Convicted baby killer Elizabeth Healy has been released on parole for a second time, with a new condition that she wear an electronic bracelet.
Healy was jailed for life in 1997 for the murder of 17-month-old Shae Hammond. Healy was Shae's nanny at the time.
Healy will shortly be released with strict conditions including she never be alone with children, take alcohol or illicit drugs for the rest of her life and must not enter Christchurch.
It's the second time Healy has been paroled. Following her release in 2013 she was recalled in November last year for conduct the Parole Board described as "abysmal".
Shae Hammond's mother, Andrea Keats, said this time Healy must wear an electronic monitoring bracelet, which will help keep her away from children, but doubted she could stay away from children for the rest of her life.
"She didn't adhere to that as a bail condition, she didn't adhere to it when she was out last time.
"It may not happen to Joe Bloggs down the road but when her boys have kids, I've got this real gut feeling something is going to happen to one of their kids." Healy has two adult sons.
"To me it's the same old scenario of an alcoholic or a gambler. You can't fix your problem, until you admit you've got a problem.
"She has never admitted guilt. She has never admitted she harmed my daughter. I went and had a one on one meeting with her. I asked her why she felt she had the right to take my daughter away from me.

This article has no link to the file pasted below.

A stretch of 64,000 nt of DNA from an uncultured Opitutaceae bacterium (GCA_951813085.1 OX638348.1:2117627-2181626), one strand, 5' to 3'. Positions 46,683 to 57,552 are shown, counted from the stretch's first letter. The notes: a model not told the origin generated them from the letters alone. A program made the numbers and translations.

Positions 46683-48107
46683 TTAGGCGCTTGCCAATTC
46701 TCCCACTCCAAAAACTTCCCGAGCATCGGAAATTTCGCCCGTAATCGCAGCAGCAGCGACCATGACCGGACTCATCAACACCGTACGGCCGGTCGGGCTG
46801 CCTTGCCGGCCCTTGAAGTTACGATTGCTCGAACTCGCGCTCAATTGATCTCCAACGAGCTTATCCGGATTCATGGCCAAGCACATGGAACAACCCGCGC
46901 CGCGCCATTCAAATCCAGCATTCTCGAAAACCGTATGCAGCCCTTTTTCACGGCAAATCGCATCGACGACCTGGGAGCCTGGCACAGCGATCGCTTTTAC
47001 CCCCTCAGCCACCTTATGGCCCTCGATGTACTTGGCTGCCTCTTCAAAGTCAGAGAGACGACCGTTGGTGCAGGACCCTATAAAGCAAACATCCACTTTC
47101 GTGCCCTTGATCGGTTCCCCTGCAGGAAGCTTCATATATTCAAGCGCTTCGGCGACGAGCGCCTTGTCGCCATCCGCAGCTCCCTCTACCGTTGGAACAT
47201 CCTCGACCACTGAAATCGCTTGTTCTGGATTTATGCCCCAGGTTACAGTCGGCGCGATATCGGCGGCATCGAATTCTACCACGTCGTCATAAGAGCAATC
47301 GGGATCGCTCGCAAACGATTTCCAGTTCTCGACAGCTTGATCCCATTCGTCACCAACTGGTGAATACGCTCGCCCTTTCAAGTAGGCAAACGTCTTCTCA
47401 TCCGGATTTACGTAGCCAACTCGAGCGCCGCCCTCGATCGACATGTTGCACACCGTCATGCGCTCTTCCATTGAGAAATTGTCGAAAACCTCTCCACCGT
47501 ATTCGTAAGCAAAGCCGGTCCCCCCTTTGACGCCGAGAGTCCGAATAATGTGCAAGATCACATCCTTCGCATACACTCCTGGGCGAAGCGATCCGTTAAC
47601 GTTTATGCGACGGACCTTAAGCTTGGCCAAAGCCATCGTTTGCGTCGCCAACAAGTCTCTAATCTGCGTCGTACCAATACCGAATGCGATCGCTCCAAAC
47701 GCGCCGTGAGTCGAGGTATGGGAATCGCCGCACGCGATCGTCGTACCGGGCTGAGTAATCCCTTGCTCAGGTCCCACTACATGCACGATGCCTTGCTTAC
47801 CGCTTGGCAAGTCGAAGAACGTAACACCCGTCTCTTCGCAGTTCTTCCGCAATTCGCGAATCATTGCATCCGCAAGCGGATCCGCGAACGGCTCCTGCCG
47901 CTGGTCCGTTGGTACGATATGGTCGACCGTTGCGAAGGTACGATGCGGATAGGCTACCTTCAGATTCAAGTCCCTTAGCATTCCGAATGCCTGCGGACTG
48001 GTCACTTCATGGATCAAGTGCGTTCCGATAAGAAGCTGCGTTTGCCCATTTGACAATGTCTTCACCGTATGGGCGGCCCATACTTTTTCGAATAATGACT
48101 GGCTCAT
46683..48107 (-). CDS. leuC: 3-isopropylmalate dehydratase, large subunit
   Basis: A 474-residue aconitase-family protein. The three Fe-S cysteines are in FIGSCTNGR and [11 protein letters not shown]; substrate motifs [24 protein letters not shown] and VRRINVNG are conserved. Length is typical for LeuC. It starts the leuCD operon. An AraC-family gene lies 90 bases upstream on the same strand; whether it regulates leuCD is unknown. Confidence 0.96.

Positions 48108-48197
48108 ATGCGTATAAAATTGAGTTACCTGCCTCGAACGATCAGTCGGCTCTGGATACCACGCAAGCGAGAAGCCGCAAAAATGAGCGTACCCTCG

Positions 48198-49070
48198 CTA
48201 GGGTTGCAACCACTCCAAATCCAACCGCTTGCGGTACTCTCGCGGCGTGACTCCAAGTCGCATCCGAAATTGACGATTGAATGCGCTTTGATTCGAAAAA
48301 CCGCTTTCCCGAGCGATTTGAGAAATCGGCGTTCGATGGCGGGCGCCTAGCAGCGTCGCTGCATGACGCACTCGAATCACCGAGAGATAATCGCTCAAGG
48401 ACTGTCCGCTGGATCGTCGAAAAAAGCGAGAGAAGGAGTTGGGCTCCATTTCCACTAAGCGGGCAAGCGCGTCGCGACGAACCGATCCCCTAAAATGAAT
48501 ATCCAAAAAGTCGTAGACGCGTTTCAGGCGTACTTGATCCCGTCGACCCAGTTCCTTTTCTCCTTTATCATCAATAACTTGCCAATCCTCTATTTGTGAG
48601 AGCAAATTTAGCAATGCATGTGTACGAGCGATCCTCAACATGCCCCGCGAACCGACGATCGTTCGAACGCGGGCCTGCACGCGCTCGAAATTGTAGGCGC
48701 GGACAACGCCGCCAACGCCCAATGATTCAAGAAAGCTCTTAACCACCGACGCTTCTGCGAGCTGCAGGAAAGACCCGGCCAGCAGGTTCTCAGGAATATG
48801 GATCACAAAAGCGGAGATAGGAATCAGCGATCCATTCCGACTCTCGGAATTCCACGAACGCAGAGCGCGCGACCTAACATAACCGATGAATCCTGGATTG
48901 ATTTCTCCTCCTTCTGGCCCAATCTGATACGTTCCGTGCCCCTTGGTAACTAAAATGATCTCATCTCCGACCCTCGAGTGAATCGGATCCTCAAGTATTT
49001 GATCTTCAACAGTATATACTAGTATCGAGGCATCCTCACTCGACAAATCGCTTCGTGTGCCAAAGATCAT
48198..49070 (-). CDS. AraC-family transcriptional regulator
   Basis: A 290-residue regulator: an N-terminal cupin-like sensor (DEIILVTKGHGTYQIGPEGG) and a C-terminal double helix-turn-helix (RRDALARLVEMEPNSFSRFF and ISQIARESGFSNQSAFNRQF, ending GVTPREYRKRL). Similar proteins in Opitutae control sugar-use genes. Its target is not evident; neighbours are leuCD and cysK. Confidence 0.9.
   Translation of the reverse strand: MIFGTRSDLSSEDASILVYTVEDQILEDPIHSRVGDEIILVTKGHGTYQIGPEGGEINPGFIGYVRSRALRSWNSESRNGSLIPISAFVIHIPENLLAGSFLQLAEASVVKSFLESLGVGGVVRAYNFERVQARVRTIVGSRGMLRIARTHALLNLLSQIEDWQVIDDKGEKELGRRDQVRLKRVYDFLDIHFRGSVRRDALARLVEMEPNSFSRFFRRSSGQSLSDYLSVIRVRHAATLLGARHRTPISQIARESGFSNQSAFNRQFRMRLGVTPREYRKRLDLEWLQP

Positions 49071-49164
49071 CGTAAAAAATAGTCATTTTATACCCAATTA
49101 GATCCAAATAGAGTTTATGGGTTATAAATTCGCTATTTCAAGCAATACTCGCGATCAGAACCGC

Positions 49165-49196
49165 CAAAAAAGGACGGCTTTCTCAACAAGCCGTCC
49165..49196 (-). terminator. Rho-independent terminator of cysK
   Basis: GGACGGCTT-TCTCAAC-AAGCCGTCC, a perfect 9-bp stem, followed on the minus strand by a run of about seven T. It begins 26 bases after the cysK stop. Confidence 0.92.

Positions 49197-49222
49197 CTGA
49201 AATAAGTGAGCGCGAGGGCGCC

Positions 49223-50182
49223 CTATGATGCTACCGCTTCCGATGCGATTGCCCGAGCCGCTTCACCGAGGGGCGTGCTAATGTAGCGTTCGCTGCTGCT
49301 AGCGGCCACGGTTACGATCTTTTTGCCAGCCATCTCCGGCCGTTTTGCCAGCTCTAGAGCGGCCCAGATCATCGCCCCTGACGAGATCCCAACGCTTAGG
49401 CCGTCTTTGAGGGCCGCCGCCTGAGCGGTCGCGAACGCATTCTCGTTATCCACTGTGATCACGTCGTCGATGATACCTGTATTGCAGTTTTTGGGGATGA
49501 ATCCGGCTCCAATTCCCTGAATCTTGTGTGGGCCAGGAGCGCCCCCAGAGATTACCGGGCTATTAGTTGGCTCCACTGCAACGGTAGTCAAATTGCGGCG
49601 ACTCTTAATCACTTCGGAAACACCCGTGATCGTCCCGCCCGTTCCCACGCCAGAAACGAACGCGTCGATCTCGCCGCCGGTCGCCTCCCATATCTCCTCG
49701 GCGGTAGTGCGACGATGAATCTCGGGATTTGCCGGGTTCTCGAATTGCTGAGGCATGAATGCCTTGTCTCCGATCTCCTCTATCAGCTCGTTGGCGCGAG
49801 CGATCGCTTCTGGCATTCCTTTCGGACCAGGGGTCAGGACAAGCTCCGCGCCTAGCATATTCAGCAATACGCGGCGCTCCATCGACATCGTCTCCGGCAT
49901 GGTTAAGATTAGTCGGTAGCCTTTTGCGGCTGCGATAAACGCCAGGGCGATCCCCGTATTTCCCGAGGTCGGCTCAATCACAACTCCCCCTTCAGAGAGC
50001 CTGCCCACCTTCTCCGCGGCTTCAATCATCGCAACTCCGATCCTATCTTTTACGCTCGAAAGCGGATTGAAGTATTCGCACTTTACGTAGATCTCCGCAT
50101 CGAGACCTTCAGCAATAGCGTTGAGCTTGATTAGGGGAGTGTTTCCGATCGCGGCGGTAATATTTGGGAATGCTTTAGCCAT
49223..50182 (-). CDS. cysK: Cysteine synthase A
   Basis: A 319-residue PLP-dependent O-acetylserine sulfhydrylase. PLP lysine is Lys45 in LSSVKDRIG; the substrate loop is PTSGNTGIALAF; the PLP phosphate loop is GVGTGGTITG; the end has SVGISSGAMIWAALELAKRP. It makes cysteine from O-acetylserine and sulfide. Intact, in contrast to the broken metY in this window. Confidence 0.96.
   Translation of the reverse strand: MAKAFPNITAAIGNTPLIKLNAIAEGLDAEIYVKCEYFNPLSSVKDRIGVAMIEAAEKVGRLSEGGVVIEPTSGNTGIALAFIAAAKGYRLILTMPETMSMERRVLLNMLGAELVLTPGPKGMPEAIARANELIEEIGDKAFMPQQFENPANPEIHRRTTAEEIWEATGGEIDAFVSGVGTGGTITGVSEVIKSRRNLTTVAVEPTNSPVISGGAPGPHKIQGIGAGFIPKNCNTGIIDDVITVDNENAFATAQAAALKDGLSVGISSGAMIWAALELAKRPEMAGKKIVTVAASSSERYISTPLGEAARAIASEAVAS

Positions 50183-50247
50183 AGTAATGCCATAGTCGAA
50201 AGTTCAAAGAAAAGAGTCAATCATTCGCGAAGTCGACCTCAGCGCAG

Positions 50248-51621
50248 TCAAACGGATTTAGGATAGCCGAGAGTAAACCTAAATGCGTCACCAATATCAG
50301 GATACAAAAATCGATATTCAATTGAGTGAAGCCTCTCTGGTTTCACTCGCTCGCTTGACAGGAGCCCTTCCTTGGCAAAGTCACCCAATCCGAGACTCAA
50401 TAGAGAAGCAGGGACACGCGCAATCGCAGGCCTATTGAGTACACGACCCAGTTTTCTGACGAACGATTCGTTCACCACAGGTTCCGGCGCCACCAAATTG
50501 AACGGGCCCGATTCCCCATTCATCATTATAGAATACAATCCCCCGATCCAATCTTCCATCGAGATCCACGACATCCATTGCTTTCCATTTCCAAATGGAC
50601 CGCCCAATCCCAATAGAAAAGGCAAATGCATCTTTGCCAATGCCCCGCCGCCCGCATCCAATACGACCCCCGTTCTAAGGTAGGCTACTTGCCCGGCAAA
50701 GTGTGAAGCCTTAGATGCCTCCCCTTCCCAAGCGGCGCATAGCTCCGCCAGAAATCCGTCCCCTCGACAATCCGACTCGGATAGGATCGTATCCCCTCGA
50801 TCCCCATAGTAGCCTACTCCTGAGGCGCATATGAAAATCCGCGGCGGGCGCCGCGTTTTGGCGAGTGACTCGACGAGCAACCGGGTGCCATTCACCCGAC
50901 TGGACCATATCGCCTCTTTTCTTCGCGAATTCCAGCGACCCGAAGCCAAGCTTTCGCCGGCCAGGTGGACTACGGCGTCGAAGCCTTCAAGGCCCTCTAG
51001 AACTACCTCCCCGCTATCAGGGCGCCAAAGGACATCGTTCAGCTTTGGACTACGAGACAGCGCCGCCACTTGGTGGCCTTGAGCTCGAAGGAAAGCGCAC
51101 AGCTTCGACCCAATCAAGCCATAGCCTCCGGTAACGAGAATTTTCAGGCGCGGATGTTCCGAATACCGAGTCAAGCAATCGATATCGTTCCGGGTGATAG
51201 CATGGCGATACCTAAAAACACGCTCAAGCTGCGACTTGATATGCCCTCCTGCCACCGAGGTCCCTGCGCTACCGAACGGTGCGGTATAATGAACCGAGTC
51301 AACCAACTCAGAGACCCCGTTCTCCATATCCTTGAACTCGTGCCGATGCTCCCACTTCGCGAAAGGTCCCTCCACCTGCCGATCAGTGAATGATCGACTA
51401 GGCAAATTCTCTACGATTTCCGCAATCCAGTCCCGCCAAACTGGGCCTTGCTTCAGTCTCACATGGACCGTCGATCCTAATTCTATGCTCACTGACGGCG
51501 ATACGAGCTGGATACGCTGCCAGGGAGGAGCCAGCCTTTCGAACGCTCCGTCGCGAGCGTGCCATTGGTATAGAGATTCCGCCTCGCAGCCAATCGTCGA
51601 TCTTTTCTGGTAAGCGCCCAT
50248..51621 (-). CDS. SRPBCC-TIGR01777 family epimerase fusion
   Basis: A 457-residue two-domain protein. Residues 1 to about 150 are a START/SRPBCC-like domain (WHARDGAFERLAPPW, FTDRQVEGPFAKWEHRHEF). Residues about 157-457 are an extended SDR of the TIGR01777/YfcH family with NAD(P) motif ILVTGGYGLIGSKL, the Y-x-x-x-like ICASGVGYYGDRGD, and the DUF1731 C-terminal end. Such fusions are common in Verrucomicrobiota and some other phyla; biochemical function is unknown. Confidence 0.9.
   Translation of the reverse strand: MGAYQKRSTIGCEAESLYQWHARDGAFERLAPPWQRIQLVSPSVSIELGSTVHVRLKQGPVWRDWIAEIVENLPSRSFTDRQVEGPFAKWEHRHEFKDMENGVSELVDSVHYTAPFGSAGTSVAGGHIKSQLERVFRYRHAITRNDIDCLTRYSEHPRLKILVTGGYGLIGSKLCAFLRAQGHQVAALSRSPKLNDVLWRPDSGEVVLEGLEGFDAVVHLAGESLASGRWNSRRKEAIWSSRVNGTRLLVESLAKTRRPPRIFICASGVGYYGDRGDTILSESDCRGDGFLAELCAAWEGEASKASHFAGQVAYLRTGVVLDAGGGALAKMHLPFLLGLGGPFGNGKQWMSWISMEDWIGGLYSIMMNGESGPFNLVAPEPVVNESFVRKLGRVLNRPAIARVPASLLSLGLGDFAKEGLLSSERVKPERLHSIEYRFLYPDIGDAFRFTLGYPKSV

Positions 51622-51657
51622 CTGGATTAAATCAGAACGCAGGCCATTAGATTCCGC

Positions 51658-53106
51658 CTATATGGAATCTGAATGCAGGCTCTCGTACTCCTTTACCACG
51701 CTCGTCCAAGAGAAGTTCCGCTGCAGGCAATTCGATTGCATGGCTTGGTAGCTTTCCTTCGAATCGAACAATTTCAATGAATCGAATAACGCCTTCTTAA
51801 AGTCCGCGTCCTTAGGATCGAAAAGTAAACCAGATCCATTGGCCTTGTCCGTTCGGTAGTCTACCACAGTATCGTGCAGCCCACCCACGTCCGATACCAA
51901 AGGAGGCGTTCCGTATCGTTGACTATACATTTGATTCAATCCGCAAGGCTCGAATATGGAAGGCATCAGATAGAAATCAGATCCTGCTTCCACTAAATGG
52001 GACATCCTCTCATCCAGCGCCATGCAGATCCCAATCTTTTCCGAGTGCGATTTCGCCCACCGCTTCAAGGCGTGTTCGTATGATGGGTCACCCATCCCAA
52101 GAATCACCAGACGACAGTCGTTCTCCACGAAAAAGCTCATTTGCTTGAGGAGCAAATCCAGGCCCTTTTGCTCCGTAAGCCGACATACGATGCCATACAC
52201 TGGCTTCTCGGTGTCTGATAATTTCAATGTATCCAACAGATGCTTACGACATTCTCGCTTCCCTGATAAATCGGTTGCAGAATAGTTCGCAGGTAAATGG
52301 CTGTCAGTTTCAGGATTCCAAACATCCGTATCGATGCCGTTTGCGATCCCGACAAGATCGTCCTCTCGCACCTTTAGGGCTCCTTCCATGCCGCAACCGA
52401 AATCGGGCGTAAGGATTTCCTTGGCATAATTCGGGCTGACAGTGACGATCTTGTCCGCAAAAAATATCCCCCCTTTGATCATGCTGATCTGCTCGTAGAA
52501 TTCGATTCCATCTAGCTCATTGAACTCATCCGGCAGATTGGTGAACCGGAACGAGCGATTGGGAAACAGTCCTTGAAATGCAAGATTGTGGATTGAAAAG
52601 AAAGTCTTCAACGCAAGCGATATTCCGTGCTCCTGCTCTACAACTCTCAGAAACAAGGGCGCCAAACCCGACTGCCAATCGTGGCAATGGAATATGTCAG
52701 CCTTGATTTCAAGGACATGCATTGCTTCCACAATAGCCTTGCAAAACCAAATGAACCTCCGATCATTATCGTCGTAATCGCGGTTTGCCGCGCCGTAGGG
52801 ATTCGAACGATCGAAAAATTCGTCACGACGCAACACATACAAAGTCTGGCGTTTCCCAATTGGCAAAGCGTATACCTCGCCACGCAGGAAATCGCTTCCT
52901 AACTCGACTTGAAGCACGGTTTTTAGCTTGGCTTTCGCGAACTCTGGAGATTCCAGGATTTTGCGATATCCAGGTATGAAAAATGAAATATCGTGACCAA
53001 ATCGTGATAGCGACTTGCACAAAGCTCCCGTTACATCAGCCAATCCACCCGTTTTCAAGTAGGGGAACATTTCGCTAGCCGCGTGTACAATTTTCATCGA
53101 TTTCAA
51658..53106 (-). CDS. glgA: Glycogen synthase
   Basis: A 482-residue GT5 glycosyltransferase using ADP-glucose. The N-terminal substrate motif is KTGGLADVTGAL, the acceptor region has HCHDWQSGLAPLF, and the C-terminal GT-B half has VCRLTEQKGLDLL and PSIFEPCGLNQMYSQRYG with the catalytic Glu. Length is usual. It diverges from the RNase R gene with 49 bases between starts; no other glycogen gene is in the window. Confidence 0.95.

"Her words to me were, 'Andy, I didn't do it'.
"I seriously think she does love kids, but without knowing what she did to Shae, or why she did it.
"My fear is she could be babysitting for 10 minutes and flip out. I don't know what happened for my daughter to die. None of us know."
"At the time she blamed it on the fact she had an abortion, that she was drinking alcohol."
Ms Keats said she understood Healy would be released next week to live somewhere in the North Island.
In its decision, the Parole Board said Healy was in a much stronger position than she was a year ago.
"She has worked hard on her release plan. She understands her risks and has a very strong but realistic support network.
"Providing she adheres to her safety plan and the conditions which we will impose, we are satisfied that her risk of offending can be mitigated in the community, to the point where it is no longer undue."